'Aggressive' plan to fix El Paso streets coming up short?
POSTED: Tuesday, August 5, 2014 - 10:37pm
UPDATED: Wednesday, August 6, 2014 - 5:27pm
EL PASO (KTSM) — It has been two years after El Paso's city council embarked on an ambitious plan to improve the city's streets; not all city leaders are happy with the progress thus far.
"There was a forecast, and there was a proposal that was put together that we were supposed to accomplish in 7 years...we wanted to get aggressive" said District 8 City Representative Cortney Niland.
"At this particular time, we're off track."
Niland is referring to the Street Infrastructure Capital Plan, approved in May of 2012. The plan authorized $210 million dollars for 90 projects ranging from street resurfacing to complete reconstructions.
"We realized that after being two years into the system, we've only spent $28 million dollars," Niland said Tuesday. "So that puts us on a 15 to 20-year plan and that's not what we committed to the public."
But new City Manager Tommy González told NewsChannel 9 that everything he's seen since he took office - about a month ago - points to a 10-year plan, not a 7-year plan.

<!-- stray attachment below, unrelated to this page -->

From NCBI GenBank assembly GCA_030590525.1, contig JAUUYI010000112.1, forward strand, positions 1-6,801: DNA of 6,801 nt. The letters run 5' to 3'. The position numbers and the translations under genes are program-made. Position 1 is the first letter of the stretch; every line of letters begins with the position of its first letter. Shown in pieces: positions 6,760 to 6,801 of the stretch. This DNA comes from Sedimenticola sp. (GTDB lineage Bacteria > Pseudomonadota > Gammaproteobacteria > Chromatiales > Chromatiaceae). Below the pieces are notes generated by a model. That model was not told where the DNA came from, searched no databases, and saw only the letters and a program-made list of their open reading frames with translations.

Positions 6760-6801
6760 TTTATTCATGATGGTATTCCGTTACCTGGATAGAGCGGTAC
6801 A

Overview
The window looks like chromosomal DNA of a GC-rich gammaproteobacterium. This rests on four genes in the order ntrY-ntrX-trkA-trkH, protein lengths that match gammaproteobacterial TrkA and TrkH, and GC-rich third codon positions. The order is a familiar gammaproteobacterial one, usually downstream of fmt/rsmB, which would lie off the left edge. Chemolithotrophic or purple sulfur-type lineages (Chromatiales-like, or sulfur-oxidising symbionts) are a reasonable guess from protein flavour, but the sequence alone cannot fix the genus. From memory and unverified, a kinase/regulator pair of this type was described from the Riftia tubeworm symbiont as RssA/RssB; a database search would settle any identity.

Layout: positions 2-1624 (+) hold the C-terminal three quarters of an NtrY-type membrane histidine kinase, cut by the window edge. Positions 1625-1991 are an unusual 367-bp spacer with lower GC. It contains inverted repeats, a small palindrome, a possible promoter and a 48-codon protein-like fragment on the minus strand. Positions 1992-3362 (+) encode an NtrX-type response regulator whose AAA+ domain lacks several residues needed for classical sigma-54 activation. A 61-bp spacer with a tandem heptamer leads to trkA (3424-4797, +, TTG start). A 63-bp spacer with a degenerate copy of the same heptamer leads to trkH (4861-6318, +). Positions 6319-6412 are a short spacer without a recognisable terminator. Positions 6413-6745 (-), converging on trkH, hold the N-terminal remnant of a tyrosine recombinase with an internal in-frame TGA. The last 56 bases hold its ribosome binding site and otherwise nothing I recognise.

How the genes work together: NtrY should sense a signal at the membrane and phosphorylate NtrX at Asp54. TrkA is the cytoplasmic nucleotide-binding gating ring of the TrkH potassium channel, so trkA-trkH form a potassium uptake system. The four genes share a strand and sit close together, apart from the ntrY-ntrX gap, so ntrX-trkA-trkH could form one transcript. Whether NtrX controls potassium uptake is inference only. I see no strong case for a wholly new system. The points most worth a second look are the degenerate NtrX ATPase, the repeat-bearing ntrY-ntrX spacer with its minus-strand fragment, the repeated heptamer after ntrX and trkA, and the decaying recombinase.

A search of online city council archives produced the Power Point presentation that was made to the representatives on the day of the vote in 2012. The term is listed as "7 years."
Still, Niland and González both agree that the way to speed along the street projects would to be set up a dedicated revenue stream for them.
Rather than issue more city debt, Niland has her eye on a water bill fee. She told NewsChannel 9 the fee would ensure that everyone who uses El Paso's roadways helps to pay for them, instead of placing the entire burden on property taxpayers.
"Everyone has an opportunity to pay into the system to support this infrastructure," Niland said.
The Public Service Board, which oversees El Paso Water Utilities, recently approved a resolution against the proposed fee. Other members of city council have also expressed reluctance.
González said a water bill fee is not a part of his budget plan, but said the city representatives could push for one if they so desired.